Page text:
Weekly Column: First Habit of Success

“In the Land of the blind, the one-eyed man is King.” Desiderius Erasmus, Adagia (III, IV, 96). Dutch author, philosopher, & scholar (1466 – 1536).

This week, let’s discuss what is arguably the first habit of successful entrepreneurs:  Understanding what your customers want, and how to provide that to them.

The reason this is such an important habit is the same reason many businesses struggle. If you try to fit your customers into the mold of what you want to provide, you will find your customers going elsewhere. Successful businesses and successful leaders know that they have to constantly adapt, stay on top of customer feedback, and even reinvent themselves and their products to stay ahead in the marketplace.

It’s easy to find examples of this in big business (Apple, Google, even McDonald’s), but what about the small business and consultant world? How do you, as a small or independent business owner adapt and stay ahead of the power curve?

First, learn to filter out the noise. Some customers want your product or service now, customized, and for free. Anything less and they complain. This is hard, but you may just have to let them. Best case: part ways amicably. Refund their money if you have to, but don’t let them drag you down with crazy personalized service that cost you sales with real customers. Note: not every complaint is a bad customer, but you have to identify the difference.

Second, listen to the real customers. They are the ones that bought your product and use it, and can include ones that are enjoying your free content too. Chances are they are the ones that would give you a testimonial. They have ideas for things that would make their lives better, and may suggest products or services that you can provide. Example: A customer says they need help giving PowerPoint presentations at work. Response: Provide a free 10-step tip sheet on your web site, and then offer a one-hour audio (or video) lesson on PowerPoint success and an on-site “lunch and learn” presentation at your normal rates.

Third, pay attention (but not too much) to your competition. You don’t always have to do something “new and different” than your competition. Sometimes just putting your spin on something makes it worth while for a segment of your audience. For instance, as an experienced IT Project Manager, I can position myself to provide the same type of presentation training as others in my market, but with my point of view as someone who has seen success from the IT arena. If another speaker creates a program on how to inject humor into your presentations, I can look at creating a program on using humor in the IT environment.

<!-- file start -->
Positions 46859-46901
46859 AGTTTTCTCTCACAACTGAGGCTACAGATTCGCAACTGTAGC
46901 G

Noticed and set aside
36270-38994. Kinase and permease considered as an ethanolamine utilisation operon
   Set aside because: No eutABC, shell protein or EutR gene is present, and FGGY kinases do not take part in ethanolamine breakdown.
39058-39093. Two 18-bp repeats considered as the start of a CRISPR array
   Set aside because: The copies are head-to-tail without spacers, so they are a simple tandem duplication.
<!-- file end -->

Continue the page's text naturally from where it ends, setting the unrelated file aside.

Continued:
This may sound almost easy when you read about it, but in real life it’s not so easy. You need the right Attitude toward serving your customer base, the Commitment to stay the course and adjust your heading from time-to-time and the desire to achieve Excellence in your efforts.

The opening quote eluded to your ability to lead those who are not yet fortunate enough to see what you see, and need your expertise to move forward in their own lives. Take a look at what you are providing, what your customers are telling you, and bridge that gap to stay successful. Seth Godin says “Real Artists Ship”. Not every effort will be successful, but some will. No missed opportunity will help you achieve success. Find out what your customers want, then give it to them – Make that your first habit to success.

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